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Wells v. JPC Equestrian, Inc.

United States District Court, M.D. Pennsylvania

March 24, 2014



MARTIN C. CARLSON, Magistrate Judge.


In this action, Joe Pete Wells and Les Krustoff have brought claims against JPC Equestrian, Inc. and its Chief Executive Officer, Varun Sharma, alleging breach of contract and tortious interference with contract. The plaintiffs allege that they had contracts with JPC to market and sell equine-related products for the company in respective four-state sales territories. The plaintiffs claim that JPC breached the terms of their sales representation agreements in a variety of ways, and that Sharma directly interfered with the plaintiffs' contracts by engaging in his own sales of goods to retail customers in the plaintiffs' sales territories without paying the plaintiffs' commissions.[1]

The defendants have moved to dismiss the complaint, arguing that the plaintiffs have failed to plead sufficient facts to support their claims, or that the plaintiffs' allegations conclusively demonstrate that they are not entitled to relief. The motion is fully briefed and is ripe for disposition. Because we find that the plaintiffs have adequately stated their claims for relief, and because we do not agree with the defendants' that these claims can be disposed of on the basis of the allegations in the complaint, the motion to dismiss will be denied with the exception to the plaintiffs' claim for age discrimination, which they have conceded should be dismissed.


Plaintiff Joe Pete Wells is a resident of Virginia, and Plaintiff Les Krutoff is a resident of New Jersey. Both of the plaintiffs are experienced sales representatives in the equine and horse tack line of business. (Compl., ¶¶ 1, 2, 9.) JPC is a corporation organized and existing under the laws of the Commonwealth of Pennsylvania, with its principal office and primary place of business located in Drums, Pennsylvania. ( Id., ¶ 3.) Varum Sharma is a resident of Florida and is JPC's Chief Executive Officer. ( Id., ¶¶ 4, 15.) In addition to acting as CEO, Sharma also acts as an independent wholesaler of merchandise to certain accounts in the United States, apparently acting outside of his role as the head of JPC. ( Id., ¶ 15.)

On or about May, 2002, Wells and JPC entered into a sales representation agreement that provided that Wells was to act as the marketing representative for the various equine-related products JPC sold in the defined territory of Maryland, Virginia, North Carolina, and South Carolina. ( Id., ¶ 10.) Under the terms of a separate sales agreement, Krutoff was to act as a marketing representative in the defined territory of Pennsylvania, New York, New Jersey, and Delaware. (Id.) The plaintiffs have attached a copy of Wells's alleged sales representation agreement to the complaint signed only by JPC, but have not attached a copy of the alleged agreement between JPC and Krutoff, and have not attached fully executed copies of either agreement. The plaintiffs allege that the terms of their sales agreements with JPC are substantially the same, and provided that the plaintiffs were engaged as independent contractors rather than as employees, and that the plaintiffs were to receive a 10% commission on all net payable invoices for the goods they sold in their respective sales territories. ( Id., ¶¶ 11-12.) According to the plaintiffs, they performed ably under the terms of their agreements, the greatly expanded JPC's sales in the assigned territories, and they met JPC's reasonable expectations. ( Id., ¶ 13.)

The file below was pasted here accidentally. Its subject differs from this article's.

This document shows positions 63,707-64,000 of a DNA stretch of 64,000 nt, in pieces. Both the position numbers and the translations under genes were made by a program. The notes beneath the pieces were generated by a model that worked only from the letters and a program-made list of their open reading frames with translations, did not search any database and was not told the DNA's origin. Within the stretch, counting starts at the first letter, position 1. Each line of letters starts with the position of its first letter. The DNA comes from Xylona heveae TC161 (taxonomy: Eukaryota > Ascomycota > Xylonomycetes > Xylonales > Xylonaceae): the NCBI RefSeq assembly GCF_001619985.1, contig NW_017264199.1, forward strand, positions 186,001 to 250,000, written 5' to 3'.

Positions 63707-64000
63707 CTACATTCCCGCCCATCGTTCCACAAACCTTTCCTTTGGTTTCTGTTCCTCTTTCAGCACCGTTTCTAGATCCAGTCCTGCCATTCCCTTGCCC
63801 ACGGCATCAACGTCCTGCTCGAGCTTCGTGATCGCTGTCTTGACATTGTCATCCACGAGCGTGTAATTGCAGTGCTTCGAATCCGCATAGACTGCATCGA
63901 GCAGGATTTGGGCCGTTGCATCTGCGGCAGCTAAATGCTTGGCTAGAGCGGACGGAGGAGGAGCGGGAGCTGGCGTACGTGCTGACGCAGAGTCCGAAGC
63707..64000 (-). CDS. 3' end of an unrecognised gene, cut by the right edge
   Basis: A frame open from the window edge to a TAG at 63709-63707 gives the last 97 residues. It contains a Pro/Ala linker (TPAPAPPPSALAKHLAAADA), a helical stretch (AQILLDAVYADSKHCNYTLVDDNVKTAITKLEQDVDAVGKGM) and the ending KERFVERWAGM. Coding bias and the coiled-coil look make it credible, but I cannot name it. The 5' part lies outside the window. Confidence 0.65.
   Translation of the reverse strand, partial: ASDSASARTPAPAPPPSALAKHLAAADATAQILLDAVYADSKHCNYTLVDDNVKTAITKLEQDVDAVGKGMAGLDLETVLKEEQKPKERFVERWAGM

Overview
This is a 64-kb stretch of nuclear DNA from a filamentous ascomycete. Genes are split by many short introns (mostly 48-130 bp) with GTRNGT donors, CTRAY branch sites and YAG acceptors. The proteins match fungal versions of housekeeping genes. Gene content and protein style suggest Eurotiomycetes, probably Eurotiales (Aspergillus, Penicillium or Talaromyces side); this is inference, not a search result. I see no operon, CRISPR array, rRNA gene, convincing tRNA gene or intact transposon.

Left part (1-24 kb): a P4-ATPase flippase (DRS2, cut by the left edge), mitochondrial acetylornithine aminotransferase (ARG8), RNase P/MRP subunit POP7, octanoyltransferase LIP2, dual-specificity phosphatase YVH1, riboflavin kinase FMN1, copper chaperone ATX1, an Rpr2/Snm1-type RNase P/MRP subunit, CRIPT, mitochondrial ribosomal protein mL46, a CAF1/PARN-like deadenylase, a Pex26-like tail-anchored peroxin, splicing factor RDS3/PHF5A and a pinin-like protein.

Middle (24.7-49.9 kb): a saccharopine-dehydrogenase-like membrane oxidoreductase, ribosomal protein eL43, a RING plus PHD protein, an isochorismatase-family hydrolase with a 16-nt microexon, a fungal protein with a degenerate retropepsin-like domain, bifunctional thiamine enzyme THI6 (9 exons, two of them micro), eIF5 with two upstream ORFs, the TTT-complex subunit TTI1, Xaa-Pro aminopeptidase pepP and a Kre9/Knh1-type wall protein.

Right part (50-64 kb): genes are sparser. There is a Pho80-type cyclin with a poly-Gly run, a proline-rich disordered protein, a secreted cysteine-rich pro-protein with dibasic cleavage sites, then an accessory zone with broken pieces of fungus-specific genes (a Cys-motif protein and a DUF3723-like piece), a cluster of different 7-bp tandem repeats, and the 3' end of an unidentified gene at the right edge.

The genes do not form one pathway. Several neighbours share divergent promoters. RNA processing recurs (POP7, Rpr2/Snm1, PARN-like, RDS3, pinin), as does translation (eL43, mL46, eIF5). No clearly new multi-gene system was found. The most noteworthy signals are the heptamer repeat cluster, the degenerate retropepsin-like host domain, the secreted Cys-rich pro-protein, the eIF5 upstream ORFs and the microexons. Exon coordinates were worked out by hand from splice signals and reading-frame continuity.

The plaintiffs claim that at some point, JPC began breaching the terms of the sales agreements by, among other things:

• declaring certain accounts to be "house accounts" for which no sales commissions would be paid to Wells or Krutoff;
• unilaterally reducing the plaintiffs' commissions on certain accounts to 5% rather than 10% as provided by the agreements;
• selling goods within the plaintiffs' sales territories without paying commissions; and
• charging the plaintiffs for their sales samples, rather than providing them at no charge as JPC was contractually obligated to do.

( Id., ¶ 14.) In addition, the plaintiffs claim that Sharma from time to time would bypass JPC entirely, and sell goods of the same type as those JPC sold to retail customers, within the plaintiffs' sales territories, and including to customers that Wells and Krutoff had developed for JPC, without paying any commissions to Wells or Krutoff. ( Id., ¶ 16.)

In April 2010, Sharma, acting on behalf of JPC, informed Krutoff that the company had "decided to go in a different direction, " and thereafter on April 9, 2010, JPC terminated the Krutoff's sales agreement. At this time, Krutoff was 65 years old with 35 years of experience in the industry; JPC elected to replace him with a 21 year old woman with no experience. Similarly, on May 5, 2010, Sharma, acting on behalf of JPC, terminated Wells's sales agreement. At that time, Wells was 64 years old, with more than 30 years of experience. He was replaced by a 29 year-old woman. Sharma allegedly told another ...

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